Whilst we of course celebrate the arrival of the Gregorian calendar New Year on 1st January – any excuse for a party – the big one in Sri Lanka is the Sinhala and Tamil New Year which falls on the 13th or 14th of April each year. Called Aluth Avurudda in Sinhala, it is without doubt the most important holiday of the year and the celebrations last for many days. Most businesses and shops will be closed for a at least a week whilst everyone takes time to visit family, share special New Year food items (including the sweet Kevum pictured above) and wish one and all Subha Aluth Avuruddak Wewa. Imagine a European Christmas and Easter plus a North American Thanksgiving all rolled in to one.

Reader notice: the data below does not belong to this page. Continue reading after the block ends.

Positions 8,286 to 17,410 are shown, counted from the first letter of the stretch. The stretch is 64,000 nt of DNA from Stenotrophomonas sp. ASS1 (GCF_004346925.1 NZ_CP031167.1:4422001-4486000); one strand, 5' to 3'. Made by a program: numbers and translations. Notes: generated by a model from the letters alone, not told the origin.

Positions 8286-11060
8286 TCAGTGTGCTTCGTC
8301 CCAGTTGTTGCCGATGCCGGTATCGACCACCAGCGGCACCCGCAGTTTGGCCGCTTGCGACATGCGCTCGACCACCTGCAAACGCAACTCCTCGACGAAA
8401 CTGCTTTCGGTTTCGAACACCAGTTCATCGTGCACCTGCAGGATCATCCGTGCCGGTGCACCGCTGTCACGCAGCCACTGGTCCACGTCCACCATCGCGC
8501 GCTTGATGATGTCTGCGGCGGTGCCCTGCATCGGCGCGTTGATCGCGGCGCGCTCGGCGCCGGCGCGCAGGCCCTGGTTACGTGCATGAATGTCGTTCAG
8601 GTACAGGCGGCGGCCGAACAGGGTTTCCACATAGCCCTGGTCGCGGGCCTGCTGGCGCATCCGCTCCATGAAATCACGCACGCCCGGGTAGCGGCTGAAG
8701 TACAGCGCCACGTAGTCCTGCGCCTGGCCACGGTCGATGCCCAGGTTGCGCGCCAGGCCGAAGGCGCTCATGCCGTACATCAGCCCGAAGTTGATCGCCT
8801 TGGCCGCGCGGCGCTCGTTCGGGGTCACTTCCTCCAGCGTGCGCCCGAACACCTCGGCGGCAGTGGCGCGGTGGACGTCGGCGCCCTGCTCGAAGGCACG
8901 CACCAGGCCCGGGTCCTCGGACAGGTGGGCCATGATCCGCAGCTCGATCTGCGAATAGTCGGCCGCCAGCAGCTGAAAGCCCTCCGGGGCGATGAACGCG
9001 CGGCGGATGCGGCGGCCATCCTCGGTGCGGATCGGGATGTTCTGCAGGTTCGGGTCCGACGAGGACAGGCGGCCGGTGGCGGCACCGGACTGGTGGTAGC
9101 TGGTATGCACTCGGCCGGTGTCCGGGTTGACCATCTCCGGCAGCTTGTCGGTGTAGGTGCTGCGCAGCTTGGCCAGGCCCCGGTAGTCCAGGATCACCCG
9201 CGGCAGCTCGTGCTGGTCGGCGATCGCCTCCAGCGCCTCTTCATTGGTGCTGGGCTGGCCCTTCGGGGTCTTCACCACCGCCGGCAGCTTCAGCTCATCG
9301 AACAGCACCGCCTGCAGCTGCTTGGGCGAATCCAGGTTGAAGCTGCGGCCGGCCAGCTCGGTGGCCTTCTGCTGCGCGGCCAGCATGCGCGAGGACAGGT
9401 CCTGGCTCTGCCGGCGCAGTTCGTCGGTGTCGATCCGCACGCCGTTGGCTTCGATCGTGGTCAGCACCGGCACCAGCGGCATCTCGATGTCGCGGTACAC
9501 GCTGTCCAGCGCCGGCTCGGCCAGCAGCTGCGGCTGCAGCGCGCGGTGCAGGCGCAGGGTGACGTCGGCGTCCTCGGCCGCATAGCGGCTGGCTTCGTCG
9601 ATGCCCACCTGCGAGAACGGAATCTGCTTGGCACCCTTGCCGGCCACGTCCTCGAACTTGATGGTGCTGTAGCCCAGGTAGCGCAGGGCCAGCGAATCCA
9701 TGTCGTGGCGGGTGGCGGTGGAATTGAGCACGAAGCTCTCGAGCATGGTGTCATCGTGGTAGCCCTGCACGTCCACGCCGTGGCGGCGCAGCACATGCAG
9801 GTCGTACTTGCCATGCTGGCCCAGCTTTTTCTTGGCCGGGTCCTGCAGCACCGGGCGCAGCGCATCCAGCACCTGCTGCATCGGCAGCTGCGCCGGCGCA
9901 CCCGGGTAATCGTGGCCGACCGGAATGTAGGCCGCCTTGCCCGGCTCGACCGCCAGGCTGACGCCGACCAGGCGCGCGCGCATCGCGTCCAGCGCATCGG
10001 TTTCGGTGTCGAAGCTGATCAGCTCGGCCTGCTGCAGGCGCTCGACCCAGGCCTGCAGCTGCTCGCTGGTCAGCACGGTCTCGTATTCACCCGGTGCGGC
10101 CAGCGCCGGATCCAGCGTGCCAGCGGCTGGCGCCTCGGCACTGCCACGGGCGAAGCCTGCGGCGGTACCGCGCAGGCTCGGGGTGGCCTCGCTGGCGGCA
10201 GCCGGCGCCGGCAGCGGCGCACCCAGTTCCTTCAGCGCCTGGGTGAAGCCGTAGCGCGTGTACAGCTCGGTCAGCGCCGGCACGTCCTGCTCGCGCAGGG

The New Year does not begin at midnight, rather its starting time is determined by a complicated series of astrological observations. To further complicate matters the New Year does not start when the old one ends – there is a period of “Inauspicious time” usually lasting about 12 hours between the two during which no food preparation or work may be done. This year (2021) the old year ended at 8:09pm on the 13th April and the new one began the following morning at 8:57am, both occasions marked by the deafening noise of fireworks.